Tag: fiction

Review: The Wife Between Us

OK. Wow. This was a heck of a ride! We’re first introduced to who we assume to be our narrator – the spurned ex-wife, seemingly stalking her replacement. Then we’re sprung into the narration of Nellie, who we assume to be the replacement our first narrator is stalking. We are warned we shouldn’t make assumptions. And we should heed that warning. The beginning of The Wife Between Us, a collaboration between debut author Greer Hendricks and best-selling author, Sarah Pekkanen, starts off somewhat slow. You might call it a slow burn.

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Review: Lie To Me

Ugh! So many different and conflicting feels on this one! But, let’s start at the beginning, shall we? We’re first introduced to a random character, who assures us we are going to despise him/her. We are then taken to the scene of a grizzly murder. And then, finally, we’re introduced to Ethan Montclair, an author who wakes up one morning to find his wife has disappeared. She leaves him a note. “Don’t look for me”. At first, Ethan wants to abide by her wishes. Then he panics … and he calls a lawyer.

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Review: Dead Stop

Sydney Parnell is a Railroad Cop and a Marine with an unhealthy dose of PTSD and even more guilt. She carries her ghosts with her, quite literally. Dead men she attended while assigned to Mortuary Affairs during the Iraq War, or men she killed herself, appear at the worse possible moments.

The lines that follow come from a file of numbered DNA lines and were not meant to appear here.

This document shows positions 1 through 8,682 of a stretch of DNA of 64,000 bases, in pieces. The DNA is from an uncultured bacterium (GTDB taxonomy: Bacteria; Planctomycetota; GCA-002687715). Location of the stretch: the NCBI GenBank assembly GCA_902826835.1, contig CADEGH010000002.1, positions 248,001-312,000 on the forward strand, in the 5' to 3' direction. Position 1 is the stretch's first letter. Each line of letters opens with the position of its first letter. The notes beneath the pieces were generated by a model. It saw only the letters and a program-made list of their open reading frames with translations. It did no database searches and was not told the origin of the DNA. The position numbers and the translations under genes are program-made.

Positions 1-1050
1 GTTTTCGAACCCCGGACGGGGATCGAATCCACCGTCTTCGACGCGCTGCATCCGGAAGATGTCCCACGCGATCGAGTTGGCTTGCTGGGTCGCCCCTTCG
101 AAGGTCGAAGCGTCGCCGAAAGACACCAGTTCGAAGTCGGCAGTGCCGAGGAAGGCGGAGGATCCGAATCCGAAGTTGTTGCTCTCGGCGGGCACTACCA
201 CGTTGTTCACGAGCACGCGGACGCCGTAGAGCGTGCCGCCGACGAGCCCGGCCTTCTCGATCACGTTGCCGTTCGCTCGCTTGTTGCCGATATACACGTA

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Review: The Broken Girls

Told in two separate timelines, The Broken Girls first introduces us to four friends and classmates at the daunting Idlewild Hall, a school for unwanted and delinquent girls.  Set in 1950, we’re almost immediately thrown into a mystery, first with the omniscient ghost of Mary Hand, then the disappearance of one of the four friends.

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Review: Final Girls

Taking its cues from a slasher movie where only one person walks out alive at the end (think Halloween, Scream etc), Riley Sager takes us into the life of Quincy Carpenter, one of three girls dubbed a Final Girl by the press, the lone survivor of a horrific massacre while celebrating her best friend’s birthday at a cabin in the woods.  

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Review: All The Little Children

Finding herself, her children and assorted in-laws, survivors of a terrorist attack that has wiped out most of England, Marlene Greene has to figure out not only what’s happened, but how to get through it. She’s an astute businesswoman, completely used to making tough decisions, but harboring a healthy dose of guilt and resentment over being a working parent and sole breadwinner.

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Review: A Hope At The End Of The World

I’m a huge fan of historical fiction, particularly WWI and II. I’m also a New Zealander, of Ngai Tahu descent. I had never heard of my country taking in Polish refugees, nor are stories around my culture common, so this book intrigued me instantly. Learning about that part of our history was enlightening, as was discovering that it wasn’t just the Jewish that were persecuted by Hitler (Helena’s family are Polish Catholic).

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Review: Tresspassing

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